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New link between stress, depression and longevity in women


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New link between stress, depression and longevity in women

Published on 19th Jun 2015

Published on 19th June 2015

A new study published in Translational Psychiatry  has discovered a new possible connection between state of mind and bodily well-being. The theory that chronic psychological stress may determine premature ageing is supported by the presence of the recently found pleiotropic hormone klotho (a potential marker of biological ageing). Working as an aging regulator, klotho has the ability to prolong lifespan when over expressed, and enable aging phenotypes when its production by kidneys and choroid plexus of the brain is stopped. Also, those who posses a genetic variant in the Klotho gene are less predisposed to age-related disease, whilst high levels of serum klotho also ensure better daily functioning and cognitive activity.

The test/study consisted of collecting blood samples from 178 women, aged 30-40, out of which 90 were high-stress maternal caregivers for autistic children, and 88 were low-stressed mothers of typically developing children. Results show that unlike women who suffer lower degrees of stress, mothers subjected to high chronic stress registered lower levels of the longevity hormone klotho. More than that, researchers found that age-related decline occurs significantly in the category of women who are affected by moderate and severe depression.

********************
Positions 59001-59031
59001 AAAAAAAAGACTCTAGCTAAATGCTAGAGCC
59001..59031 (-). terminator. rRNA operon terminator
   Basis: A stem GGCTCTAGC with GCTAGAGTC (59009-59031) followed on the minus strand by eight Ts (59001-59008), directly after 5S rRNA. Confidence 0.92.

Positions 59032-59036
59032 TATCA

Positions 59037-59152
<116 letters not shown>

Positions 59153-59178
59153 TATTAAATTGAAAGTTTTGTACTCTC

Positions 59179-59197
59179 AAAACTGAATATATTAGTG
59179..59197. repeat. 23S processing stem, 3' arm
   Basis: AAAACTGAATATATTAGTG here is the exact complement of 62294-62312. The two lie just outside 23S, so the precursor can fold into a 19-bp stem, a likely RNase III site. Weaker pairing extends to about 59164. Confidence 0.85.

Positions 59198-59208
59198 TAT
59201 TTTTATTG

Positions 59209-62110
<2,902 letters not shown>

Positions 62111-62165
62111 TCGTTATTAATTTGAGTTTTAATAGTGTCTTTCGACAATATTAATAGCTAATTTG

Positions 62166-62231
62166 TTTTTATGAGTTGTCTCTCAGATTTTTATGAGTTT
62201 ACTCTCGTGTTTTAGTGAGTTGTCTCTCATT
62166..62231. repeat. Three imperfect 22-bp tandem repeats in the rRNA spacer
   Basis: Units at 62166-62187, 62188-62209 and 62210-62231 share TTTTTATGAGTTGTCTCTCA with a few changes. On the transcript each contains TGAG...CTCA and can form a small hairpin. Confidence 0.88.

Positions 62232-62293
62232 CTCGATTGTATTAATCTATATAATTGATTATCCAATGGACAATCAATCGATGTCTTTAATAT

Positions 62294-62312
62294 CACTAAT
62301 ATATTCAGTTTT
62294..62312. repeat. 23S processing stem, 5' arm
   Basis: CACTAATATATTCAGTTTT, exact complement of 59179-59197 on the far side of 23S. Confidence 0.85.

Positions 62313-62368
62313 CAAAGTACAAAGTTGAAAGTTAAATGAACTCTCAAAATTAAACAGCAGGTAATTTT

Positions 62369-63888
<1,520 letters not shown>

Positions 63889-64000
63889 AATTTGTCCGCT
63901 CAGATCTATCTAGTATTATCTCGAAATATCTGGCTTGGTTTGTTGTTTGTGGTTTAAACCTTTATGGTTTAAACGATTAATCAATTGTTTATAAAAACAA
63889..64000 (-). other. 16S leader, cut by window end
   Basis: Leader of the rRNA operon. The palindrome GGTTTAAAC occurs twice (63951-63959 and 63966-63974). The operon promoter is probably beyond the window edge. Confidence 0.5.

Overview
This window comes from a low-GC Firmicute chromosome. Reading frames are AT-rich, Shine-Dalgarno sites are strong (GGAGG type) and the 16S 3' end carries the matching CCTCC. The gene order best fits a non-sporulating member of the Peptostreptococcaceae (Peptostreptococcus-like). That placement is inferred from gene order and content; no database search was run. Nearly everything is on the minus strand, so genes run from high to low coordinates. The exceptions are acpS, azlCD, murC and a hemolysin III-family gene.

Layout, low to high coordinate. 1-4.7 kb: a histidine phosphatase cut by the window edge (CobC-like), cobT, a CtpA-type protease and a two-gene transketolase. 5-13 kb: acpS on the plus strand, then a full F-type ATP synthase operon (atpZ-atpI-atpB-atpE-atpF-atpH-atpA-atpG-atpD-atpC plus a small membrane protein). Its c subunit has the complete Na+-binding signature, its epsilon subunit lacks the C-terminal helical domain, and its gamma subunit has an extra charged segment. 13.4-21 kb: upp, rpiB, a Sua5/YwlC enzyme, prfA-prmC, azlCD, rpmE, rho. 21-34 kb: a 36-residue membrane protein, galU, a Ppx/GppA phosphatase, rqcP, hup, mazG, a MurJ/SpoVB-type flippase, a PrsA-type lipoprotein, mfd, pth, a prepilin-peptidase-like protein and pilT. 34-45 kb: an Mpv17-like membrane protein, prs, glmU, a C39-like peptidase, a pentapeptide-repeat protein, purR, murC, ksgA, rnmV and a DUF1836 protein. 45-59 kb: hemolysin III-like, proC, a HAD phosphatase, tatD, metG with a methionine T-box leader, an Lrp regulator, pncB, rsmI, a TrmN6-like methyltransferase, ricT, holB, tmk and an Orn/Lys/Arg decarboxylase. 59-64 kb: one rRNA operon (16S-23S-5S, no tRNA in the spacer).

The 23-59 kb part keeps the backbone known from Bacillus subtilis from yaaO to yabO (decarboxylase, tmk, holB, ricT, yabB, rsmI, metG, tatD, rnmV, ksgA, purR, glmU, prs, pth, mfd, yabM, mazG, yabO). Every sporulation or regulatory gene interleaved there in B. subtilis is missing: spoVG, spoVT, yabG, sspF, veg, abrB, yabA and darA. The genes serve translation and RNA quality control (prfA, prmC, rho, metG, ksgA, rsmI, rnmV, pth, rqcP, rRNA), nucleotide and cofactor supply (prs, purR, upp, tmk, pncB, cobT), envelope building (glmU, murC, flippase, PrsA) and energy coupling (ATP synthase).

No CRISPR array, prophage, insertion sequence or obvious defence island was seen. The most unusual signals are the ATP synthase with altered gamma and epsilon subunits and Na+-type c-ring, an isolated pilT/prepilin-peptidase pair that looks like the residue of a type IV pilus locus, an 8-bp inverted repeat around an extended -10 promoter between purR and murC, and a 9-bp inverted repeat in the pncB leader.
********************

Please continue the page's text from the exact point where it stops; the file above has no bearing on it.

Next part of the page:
This suggests that the psychosocial environment can be an influential factor in brain activity, general health and human lifespan. It is possible that lower levels of klotho are among causes of stress and depression, a finding which would help design treatments by supplementing the hormone and ameliorate mental health.
According to assistant professor Dubal of the USCF Department of Neurology "It will be important to figure out if higher levels of klotho can benefit mind and body health as we age. If so, therapeutics or lifestyle interventions that increase the longevity hormone could have a big impact on people's lives."

Read the full study here